Manchester United: Ranking the Red Devils' Post-War Managers
Apart from the sheer accumulation of top honours, both clubs have been led by some of the greatest managers in the history of football. And some of them stayed and stayed and won and won.
None more than two of the greats at United, the true Red Knights, Sir Matt and Sir Alex. Between them, they have occupied 50 of the 66 years since 1945. And between them, they have won 50 major trophies.
For comparison, Bill Shankly and Bob Paisley won 31 major trophies. Nobody else comes close.
So it's not difficult to imagine who the top two post-war managers are for United. There are only six others, so we don't even have a top 10.
The last 66 years have not been all glory at Old Trafford. There has been heartache, heartbreak, glory and mediocrity. Throughout this modern era, the fans have stayed true, buoyed by a consistent style of football that may not always have produced results but has always pleased the eye.
Sir Matt created a footballing dynasty from the rubble of a war-ravaged club. He was still "upstairs" when Sir Alex arrived. The period between sandwiched some indifferent episodes conducted by average management and an array of styles.
Here we rank the eight incumbents during an epoch and an evolution that have stamped the character of Manchester United indelibly for all of our lives. Some were great, some colourful and some, frankly awful. All tried to fly the flag for football and carry the torch first lit by Sir Matt Busby.
No. 8 Wilf McGuinness
When Sir Alex Ferguson finally retires, who on earth is going to follow the greatest manager of all time?
That was pretty much the dilemma that the Manchester United Board faced in 1969 when Sir Matt Busby stepped down after 24 years as manager, ending the most successful period up to then in their history.
They can't be blamed for taking a route that Liverpool pretty much followed through their later period of glory, by appointing from within. And the man they chose had most of the right credentials. The trouble was, it was a bit like appointing Gary Neville to follow Sir Alex.
Wilf McGuinness had occupied almost every role in Old Trafford. He came up through the youth team as one of the "Busby Babes"; he played in that great team and would have been on the plane but for a broken leg; his career finished early and he had been a coach and assistant manager to Sir Matt. He knew all the players, so who could blame the Board for his selection?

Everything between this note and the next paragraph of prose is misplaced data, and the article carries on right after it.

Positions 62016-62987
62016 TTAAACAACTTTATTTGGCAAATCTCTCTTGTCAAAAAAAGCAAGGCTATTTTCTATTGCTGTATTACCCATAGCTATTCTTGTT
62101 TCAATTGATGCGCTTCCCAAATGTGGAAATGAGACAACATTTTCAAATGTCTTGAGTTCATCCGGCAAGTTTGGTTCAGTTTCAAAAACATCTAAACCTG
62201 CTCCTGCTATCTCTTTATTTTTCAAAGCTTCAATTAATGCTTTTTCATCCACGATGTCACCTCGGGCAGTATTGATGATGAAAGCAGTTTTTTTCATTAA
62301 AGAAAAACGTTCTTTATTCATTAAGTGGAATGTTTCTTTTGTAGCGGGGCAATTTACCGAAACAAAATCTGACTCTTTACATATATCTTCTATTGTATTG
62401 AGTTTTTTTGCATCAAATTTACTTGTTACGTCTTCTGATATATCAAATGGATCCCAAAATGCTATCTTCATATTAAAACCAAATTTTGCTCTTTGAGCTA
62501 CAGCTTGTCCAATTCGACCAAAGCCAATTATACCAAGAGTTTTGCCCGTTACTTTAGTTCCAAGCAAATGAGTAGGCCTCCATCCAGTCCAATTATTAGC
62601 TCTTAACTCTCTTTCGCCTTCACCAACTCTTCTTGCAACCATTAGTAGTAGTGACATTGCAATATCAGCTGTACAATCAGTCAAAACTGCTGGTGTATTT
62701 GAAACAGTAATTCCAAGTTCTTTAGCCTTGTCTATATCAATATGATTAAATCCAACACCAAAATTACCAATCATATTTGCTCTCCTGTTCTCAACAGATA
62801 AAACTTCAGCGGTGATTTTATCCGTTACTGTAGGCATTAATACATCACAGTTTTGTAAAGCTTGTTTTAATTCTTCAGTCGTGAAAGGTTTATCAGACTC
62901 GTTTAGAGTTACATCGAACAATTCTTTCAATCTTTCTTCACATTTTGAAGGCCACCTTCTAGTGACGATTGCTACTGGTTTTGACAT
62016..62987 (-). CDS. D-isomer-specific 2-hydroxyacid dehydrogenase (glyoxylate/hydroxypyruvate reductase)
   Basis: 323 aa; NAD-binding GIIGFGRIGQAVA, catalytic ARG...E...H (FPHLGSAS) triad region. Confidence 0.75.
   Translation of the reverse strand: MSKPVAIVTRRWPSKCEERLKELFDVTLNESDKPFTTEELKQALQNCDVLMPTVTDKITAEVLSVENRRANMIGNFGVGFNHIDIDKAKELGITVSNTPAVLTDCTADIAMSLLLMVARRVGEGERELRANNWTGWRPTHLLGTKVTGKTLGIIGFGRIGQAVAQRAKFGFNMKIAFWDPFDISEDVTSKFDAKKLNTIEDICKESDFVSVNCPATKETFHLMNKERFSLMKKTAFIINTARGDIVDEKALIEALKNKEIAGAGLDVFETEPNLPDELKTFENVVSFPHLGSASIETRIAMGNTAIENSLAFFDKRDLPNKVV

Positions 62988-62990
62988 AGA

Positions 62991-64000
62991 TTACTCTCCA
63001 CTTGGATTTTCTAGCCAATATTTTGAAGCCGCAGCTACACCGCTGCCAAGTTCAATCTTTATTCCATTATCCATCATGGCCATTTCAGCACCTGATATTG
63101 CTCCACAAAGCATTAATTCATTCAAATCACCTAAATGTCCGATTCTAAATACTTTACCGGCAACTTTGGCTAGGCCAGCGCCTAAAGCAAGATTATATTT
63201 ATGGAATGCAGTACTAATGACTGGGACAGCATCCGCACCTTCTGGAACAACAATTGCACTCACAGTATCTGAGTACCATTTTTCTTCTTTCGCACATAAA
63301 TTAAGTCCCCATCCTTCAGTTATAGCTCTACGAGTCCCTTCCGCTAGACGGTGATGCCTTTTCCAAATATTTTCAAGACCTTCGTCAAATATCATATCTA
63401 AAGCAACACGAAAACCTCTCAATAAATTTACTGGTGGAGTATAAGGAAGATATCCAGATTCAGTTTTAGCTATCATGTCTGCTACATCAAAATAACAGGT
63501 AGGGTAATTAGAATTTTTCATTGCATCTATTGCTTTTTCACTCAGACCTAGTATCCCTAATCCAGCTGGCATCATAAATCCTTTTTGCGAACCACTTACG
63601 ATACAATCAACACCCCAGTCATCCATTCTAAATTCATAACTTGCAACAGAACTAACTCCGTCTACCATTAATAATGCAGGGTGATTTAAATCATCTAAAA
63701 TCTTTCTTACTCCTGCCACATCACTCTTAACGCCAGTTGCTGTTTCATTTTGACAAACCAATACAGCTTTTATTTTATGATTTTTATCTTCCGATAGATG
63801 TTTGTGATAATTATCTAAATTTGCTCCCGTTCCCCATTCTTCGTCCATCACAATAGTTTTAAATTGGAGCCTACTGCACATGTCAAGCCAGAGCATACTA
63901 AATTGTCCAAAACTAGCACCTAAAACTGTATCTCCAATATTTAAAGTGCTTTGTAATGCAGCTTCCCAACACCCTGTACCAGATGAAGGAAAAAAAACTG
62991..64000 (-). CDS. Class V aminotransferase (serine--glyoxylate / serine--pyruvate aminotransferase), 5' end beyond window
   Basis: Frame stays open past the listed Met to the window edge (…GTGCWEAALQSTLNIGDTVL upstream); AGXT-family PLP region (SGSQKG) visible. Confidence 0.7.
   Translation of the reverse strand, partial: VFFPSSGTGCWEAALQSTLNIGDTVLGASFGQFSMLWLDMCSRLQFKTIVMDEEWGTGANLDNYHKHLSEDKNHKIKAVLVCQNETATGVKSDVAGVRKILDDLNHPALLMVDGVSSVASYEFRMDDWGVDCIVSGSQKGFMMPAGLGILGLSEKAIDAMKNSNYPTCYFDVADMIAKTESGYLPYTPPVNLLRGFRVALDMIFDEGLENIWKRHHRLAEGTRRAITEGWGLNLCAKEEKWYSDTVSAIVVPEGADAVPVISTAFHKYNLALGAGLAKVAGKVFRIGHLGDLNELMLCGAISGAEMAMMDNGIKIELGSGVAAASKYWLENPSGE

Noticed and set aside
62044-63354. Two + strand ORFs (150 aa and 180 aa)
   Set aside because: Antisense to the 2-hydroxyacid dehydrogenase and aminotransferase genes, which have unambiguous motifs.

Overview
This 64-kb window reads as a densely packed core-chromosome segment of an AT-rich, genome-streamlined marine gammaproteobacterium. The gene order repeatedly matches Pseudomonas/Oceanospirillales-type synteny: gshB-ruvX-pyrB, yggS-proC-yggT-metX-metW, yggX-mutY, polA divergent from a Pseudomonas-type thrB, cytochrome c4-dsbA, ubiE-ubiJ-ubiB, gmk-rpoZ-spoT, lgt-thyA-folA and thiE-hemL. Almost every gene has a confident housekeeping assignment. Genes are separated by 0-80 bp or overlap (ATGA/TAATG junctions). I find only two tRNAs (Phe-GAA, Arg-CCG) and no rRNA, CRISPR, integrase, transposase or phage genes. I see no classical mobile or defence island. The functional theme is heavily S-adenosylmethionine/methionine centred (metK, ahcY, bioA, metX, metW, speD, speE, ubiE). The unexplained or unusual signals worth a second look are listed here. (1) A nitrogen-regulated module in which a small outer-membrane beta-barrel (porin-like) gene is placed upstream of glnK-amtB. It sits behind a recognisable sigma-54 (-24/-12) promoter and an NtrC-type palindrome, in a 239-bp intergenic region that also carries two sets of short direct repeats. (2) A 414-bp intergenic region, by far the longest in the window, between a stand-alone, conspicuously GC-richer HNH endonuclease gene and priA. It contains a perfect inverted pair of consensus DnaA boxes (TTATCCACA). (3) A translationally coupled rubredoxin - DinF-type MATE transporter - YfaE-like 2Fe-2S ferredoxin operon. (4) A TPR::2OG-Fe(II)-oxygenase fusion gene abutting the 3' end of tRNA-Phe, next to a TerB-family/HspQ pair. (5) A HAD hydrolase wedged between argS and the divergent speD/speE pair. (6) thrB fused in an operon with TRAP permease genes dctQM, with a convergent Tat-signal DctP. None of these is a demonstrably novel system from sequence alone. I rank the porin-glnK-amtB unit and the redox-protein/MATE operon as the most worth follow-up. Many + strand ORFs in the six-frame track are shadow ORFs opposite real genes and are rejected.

He had also played for England at every level and had trained, coached and managed their under-18 and under-23 teams. He was even on Sir Alf Ramsey's management team at the 1966 World Cup.
But he himself would say that managing United came too soon and was a step too far. He had managed the reserve team, sure, but he had grown up or played with many of the lads and now he had to train them and pick them and he couldn't make the transition.
He also inherited the growing challenges of managing George Best. Even Sir Matt struggled with that, especially in his second term. And Sir Matt was still around. We shall never know whether or how Wilf was left to his own devices.
But he couldn't begin to emulate the great man. Sure, he took the team to three semifinals but only survived for 18 months before the inevitable axe rescued him.
He escaped to Greece to manage before he eventually arrived back in England at his final managerial post with York City. Even there, he took a side that had just achieved its highest-ever league position through two relegations to the point where they had to apply for re-election.
Irrespective, Wilf McGuinness had the humility to return to Manchester where he has throughout his life been a great and very personal ambassador for the club he loves.
No. 7 Frank O'Farrell
Frank O' Farrell was also caught in the tailwind of Sir Matt's retirement. To give an insight into how difficult it was for both him and Wilf McGuinness, after Wilf went Sir Matt had stepped back into the breach for six months, so Frank had to follow the great Scot also.
The key difference from Wilf, however, was that Frank was an established manager. His main appeal was that he was regarded as a talented, young manager heading into the future.